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abstract = "Background and Purpose - Infections are common after intracerebral hemorrhage, but little is known about the risk of serious infection requiring readmission after hospital discharge. Methods - To determine if infections are prevalent in patients readmitted within 30 days of discharge, we performed a retrospective cohort study of patients discharged from nonfederal acute care hospitals in California with a primary diagnosis of intracerebral hemorrhage between 2006 and 2010. We excluded patients who died during the index admission, were discharged against medical advice, or were not California residents. Our main outcome was 30-day unplanned readmission with primary infection-related International Classification of Diseases, Ninth Revision, Clinical Modification code. Results - There were 24 540 index intracerebral hemorrhage visits from 2006 to 2010. Unplanned readmissions occurred in 14.5{\%} (n=3550) of index patients. Of 3550 readmissions, 777 (22{\%}) had an infection-related primary diagnosis code. When evaluating primary and all secondary diagnosis codes, infection was associated with 1826 (51{\%}) of readmissions. Other common diagnoses associated with readmission included stroke-related codes (n=840, 23.7{\%}) and aspiration pneumonitis (n=154, 4.3{\%}). The most common infection-related primary diagnosis codes were septicemia (n=420, 11.8{\%}), pneumonia (n=124, 3.5{\%}), urinary tract infection (n=141, 4.0{\%}), and gastrointestinal infection (n=42, 1.2{\%}). Patients with a primary infection-related International Classification of Diseases, Ninth Revision, Clinical Modification code on readmission had higher in-hospital mortality compared with other types of readmission (15.6{\%} versus 8.0{\%}, P",
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AU - Elkind, Mitchell S V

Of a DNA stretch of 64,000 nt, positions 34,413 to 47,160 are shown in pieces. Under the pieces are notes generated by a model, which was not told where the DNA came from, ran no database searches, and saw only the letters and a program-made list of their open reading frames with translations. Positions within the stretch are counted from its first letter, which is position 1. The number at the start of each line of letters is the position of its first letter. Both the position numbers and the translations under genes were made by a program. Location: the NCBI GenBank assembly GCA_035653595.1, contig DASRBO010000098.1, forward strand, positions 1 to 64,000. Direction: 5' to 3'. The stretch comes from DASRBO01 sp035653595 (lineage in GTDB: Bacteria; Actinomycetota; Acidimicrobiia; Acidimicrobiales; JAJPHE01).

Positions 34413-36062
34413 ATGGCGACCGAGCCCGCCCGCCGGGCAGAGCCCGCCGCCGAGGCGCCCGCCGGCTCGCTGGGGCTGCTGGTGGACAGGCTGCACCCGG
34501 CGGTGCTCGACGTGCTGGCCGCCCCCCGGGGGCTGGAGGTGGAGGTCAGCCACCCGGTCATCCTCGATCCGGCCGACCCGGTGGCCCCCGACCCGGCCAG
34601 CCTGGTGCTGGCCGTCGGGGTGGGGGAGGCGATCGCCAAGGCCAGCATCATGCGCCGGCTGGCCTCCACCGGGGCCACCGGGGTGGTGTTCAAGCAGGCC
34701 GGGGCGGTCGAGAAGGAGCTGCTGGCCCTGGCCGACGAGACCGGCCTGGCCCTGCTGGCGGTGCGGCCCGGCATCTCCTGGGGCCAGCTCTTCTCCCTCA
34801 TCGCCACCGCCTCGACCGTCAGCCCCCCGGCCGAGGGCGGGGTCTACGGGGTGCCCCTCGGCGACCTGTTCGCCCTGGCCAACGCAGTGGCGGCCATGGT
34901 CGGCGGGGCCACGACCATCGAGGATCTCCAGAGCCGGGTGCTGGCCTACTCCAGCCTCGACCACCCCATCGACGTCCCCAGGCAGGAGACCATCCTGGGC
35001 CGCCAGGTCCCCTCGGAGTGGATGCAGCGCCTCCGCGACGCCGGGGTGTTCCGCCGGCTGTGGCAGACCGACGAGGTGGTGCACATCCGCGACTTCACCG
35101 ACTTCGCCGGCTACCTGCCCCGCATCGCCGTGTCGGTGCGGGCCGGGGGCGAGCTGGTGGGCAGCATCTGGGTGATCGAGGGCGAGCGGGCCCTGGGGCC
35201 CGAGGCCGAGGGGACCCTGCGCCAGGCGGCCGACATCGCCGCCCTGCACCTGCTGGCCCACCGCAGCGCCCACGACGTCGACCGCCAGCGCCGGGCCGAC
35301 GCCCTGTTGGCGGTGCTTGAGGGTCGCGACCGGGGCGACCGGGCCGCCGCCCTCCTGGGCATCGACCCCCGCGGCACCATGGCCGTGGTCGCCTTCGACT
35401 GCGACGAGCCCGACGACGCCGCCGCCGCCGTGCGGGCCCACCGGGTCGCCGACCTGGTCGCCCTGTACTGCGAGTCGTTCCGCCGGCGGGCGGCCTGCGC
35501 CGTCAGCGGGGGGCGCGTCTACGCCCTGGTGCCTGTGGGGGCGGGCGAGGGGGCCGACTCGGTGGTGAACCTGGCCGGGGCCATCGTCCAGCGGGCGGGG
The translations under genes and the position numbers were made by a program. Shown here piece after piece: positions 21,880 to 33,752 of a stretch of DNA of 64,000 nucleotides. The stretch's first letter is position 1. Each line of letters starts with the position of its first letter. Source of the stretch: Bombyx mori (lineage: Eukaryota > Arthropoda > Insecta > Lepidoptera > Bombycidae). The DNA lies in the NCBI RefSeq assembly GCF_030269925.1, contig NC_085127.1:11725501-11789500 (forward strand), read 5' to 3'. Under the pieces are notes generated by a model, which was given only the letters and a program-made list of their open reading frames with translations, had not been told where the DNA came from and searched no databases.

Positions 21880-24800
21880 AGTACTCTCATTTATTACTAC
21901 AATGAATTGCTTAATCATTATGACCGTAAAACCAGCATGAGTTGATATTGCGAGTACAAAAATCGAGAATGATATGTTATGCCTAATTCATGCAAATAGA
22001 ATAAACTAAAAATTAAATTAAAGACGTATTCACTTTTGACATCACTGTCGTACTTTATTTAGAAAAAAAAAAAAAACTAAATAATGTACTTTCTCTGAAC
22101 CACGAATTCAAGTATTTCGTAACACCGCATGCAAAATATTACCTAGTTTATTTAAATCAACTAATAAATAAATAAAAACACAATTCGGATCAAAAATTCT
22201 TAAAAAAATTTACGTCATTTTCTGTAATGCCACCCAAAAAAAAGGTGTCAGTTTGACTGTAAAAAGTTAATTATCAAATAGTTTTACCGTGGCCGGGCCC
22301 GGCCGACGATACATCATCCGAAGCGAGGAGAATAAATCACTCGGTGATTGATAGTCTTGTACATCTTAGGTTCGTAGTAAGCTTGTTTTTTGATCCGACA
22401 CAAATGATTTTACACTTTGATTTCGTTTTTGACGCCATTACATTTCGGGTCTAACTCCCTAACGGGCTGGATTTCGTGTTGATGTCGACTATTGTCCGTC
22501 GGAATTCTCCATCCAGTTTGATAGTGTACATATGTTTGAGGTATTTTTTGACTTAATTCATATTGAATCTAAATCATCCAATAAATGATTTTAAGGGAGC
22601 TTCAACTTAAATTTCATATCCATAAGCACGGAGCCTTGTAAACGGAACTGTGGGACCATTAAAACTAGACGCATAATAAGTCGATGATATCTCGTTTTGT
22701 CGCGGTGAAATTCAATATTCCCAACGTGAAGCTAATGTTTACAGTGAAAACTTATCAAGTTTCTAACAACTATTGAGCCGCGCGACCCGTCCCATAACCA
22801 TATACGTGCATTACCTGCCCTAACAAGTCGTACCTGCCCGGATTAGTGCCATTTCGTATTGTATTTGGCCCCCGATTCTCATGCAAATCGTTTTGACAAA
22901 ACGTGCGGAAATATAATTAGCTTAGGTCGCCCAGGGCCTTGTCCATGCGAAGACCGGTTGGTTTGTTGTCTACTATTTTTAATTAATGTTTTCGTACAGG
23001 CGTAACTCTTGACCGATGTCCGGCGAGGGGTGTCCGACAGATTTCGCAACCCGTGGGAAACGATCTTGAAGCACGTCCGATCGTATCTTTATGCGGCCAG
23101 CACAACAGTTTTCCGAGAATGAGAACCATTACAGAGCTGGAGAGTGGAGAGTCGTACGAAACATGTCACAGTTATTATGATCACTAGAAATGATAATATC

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AB - Background and Purpose - Infections are common after intracerebral hemorrhage, but little is known about the risk of serious infection requiring readmission after hospital discharge. Methods - To determine if infections are prevalent in patients readmitted within 30 days of discharge, we performed a retrospective cohort study of patients discharged from nonfederal acute care hospitals in California with a primary diagnosis of intracerebral hemorrhage between 2006 and 2010. We excluded patients who died during the index admission, were discharged against medical advice, or were not California residents. Our main outcome was 30-day unplanned readmission with primary infection-related International Classification of Diseases, Ninth Revision, Clinical Modification code. Results - There were 24 540 index intracerebral hemorrhage visits from 2006 to 2010. Unplanned readmissions occurred in 14.5% (n=3550) of index patients. Of 3550 readmissions, 777 (22%) had an infection-related primary diagnosis code. When evaluating primary and all secondary diagnosis codes, infection was associated with 1826 (51%) of readmissions. Other common diagnoses associated with readmission included stroke-related codes (n=840, 23.7%) and aspiration pneumonitis (n=154, 4.3%). The most common infection-related primary diagnosis codes were septicemia (n=420, 11.8%), pneumonia (n=124, 3.5%), urinary tract infection (n=141, 4.0%), and gastrointestinal infection (n=42, 1.2%). Patients with a primary infection-related International Classification of Diseases, Ninth Revision, Clinical Modification code on readmission had higher in-hospital mortality compared with other types of readmission (15.6% versus 8.0%, P